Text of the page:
Wednesday, February 15, 2012

The great battery experiment - interim findings

Whilst my heading today might have put off non boating readers, I know I have the rest of you in my grip.  Oooh yes. For a boater it is good to be obsessed about batteries, because unless you are, they will probably fail and let you down when you need them most.  One of the few grumbles I have heard from people with shared boats is that some of the owners don’t know or care about battery maintenance and ruin it for the others.  I’m also quite sure that half the moored boats you see with engines or generators running practically permanently would need to do that if they had looked after their batteries properly.

This week I was sorting out some old boat paperwork and came across the receipt for our last lot of new batteries.  Judging by the date, I reckon our current set have now done a good 200 charge / discharge cycles which is the point at which normal wet cell batteries would be starting to show signs of age i.e running down more quickly.   When I bought this set I took a gamble and bought some sealed units (Numax CXV) that claimed to go to 500 cycles.  So this year should start to reveal if it worked.  These batteries cost 15% more than standard open cell types, but I thought that if they did really have double the life, that would be a bargain.

So far, they are doing absolutely fine, helped considerably I reckon by the solar panel which keeps them up while we are not there and helps us to get charge up to a proper 100% when we’re cruising.   We very rarely need to let them go below about 70% charged which is also good for them. However there could yet be a dark harbinger of doom sealed inside their impenetrable casings.  Sealed batteries are risky because if they overcharge and bubble off gas, you can’t replace fluid.  I have no way of knowing if ours are full or not.   If they have gassed a lot then they will probably die this year and the extra 15% I paid for them will not have been worth it.  The literature on these batteries is very skimpy and doesn’t really tell you how they work.  You would think that the batteries could in some way condense and reuse some of any vapour that boils off, but that might be my wishful thinking.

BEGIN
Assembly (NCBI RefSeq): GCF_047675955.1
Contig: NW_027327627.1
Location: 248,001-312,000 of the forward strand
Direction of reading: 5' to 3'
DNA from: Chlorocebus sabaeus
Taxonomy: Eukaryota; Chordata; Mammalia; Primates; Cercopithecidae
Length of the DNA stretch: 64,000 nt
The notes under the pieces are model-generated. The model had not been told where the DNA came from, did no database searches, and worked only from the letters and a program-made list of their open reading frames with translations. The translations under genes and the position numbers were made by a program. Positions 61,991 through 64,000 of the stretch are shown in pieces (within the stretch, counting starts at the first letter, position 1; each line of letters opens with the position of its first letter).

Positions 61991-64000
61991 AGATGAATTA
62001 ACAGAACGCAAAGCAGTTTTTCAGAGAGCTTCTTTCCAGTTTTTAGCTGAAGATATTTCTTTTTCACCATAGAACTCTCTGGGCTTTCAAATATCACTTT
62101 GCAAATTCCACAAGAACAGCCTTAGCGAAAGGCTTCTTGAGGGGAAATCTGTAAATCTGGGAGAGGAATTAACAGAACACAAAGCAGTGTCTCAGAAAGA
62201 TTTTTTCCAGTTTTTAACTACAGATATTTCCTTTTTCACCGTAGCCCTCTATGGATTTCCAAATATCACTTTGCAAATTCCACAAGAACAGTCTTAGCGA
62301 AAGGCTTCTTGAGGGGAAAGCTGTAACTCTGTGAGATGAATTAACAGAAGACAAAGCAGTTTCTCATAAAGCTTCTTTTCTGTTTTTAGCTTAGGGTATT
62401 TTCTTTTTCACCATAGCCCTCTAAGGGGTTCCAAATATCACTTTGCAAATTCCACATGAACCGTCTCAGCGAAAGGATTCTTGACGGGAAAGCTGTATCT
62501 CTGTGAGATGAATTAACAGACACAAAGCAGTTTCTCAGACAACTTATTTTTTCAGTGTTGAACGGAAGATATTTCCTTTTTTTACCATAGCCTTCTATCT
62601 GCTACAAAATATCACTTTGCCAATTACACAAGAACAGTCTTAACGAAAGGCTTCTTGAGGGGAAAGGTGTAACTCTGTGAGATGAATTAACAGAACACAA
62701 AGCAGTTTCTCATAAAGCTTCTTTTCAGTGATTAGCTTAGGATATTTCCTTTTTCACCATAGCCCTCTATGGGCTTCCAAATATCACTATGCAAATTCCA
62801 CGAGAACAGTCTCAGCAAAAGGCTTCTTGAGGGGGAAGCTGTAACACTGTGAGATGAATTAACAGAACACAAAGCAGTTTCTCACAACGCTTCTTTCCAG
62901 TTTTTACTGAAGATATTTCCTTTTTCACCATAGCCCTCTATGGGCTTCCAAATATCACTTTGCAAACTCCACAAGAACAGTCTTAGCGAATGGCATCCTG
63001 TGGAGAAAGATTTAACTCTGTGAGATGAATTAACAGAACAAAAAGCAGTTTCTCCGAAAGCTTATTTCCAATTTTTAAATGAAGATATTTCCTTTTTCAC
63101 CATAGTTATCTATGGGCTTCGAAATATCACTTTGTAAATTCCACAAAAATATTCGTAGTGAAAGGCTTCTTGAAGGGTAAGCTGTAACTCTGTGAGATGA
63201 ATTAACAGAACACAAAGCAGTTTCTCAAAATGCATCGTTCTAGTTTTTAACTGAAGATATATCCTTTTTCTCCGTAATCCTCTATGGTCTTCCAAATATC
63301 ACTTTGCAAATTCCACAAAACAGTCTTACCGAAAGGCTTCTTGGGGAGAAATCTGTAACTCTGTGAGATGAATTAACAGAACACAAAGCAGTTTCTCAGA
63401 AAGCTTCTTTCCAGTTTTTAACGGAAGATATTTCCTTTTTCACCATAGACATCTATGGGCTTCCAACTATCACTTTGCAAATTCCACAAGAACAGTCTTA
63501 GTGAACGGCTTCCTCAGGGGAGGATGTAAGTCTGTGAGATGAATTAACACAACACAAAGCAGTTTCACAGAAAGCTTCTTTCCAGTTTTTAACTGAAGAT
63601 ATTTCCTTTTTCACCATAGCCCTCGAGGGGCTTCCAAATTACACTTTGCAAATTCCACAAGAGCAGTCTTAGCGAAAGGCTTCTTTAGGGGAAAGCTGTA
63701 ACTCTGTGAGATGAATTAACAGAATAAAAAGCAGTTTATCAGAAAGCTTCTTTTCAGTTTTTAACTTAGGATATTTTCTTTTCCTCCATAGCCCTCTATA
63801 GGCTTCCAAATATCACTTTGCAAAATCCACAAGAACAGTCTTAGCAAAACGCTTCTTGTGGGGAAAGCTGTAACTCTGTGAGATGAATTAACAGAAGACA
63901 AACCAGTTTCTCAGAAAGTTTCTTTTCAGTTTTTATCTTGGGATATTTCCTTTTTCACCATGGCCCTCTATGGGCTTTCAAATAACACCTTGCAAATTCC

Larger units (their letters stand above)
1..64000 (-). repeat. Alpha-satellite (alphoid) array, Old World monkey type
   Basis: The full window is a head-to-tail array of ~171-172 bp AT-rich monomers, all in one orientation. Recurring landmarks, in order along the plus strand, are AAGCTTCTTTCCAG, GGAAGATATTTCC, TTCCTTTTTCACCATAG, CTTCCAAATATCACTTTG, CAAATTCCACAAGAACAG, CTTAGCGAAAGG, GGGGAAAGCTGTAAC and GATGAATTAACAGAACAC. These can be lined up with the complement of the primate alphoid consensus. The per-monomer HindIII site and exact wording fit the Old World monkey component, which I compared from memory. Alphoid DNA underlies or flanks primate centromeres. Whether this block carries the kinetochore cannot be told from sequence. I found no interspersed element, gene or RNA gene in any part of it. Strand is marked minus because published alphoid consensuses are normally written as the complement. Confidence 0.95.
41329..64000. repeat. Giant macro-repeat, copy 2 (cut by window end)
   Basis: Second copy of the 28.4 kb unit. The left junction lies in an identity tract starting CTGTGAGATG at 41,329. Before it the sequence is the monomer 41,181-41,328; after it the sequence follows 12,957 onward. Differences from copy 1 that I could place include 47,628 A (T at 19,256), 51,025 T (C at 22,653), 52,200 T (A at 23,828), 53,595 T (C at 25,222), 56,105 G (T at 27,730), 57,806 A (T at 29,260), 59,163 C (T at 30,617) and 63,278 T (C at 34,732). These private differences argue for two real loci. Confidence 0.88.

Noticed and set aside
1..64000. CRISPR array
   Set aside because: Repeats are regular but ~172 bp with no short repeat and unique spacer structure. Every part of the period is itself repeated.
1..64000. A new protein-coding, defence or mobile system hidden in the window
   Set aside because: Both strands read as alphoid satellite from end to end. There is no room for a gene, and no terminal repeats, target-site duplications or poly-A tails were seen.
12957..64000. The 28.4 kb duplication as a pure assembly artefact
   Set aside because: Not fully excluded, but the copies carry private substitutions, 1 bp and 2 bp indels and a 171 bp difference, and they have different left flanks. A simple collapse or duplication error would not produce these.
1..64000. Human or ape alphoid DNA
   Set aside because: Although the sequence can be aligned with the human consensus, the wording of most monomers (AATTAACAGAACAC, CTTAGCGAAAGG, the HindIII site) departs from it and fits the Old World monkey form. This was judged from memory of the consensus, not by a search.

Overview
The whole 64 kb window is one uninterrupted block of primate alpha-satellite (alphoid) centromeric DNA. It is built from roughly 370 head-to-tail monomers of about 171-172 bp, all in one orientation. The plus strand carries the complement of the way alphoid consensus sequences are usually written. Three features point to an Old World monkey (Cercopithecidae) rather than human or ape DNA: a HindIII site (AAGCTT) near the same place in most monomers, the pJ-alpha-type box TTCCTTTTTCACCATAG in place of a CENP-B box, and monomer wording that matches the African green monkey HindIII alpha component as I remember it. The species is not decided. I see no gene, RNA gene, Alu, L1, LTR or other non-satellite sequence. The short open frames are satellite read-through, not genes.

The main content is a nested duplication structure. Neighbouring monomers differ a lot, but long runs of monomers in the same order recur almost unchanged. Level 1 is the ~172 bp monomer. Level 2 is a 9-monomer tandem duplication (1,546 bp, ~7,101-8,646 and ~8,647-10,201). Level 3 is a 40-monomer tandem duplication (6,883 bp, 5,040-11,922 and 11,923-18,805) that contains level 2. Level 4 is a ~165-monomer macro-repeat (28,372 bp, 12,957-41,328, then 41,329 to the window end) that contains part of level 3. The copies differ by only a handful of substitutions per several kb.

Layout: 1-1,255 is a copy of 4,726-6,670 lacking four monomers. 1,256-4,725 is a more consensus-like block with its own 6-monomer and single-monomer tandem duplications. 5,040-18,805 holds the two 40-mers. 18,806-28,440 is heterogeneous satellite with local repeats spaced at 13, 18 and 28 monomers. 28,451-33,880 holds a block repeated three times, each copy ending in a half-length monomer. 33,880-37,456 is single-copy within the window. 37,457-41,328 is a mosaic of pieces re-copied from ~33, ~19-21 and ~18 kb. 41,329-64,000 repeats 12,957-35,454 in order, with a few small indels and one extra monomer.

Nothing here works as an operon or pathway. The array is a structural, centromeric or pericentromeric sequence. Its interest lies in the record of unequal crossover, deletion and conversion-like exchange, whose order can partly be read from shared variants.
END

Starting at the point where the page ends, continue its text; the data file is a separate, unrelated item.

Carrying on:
I try to avoid the batteries gassing by carefully watching the charge voltage when we are cruising.  Once we get to 14.4v (above which boiling happens), I deliberately turn the fridge to a lower temperature to take the surplus power away from the batteries.  This works a treat because when you stop in the evening you can reset the fridge to its normal setting and being extra cold already, it uses less power overnight.  of course I don’t always spot it when the voltage goes a bit higher so I might have let them gas a bit.

Will the CXVs get me my extra money back, or have I been conned?  2012 holds the answer.  If they’re still doing well this time next year, I’m quids in.

P.S. Can you get treatment for battery OCD?


Anonymous said...

I was looking up 'domestic battery life' recently to find out how long they usually last but that just leads to depressing pages on assault in the home!
When I bought my boat, the owner told me had the 2 domestic batteries 'a couple of years' and I've had the boat for 6 years now. They are always more or less fully charged due to the solar panels but I wonder how much longer I can expect of them? The starter battery has been in the same legnth of time but that isn't charged by the panels. Still works, fingers crossed!

Neil Corbett said...

Knowing how little electricity you use Carrie, I'm not surprised your batteries last. I bet they never have to work hard I wouldn't be surprised if your solar panel met all your needs most of the year. Am I right in thinking you don't use a fridge?

Therefore your batteries might last a very long time - well they already have!


Halfie said...

You hit the nail on the head re. shared ownership boats and batteries!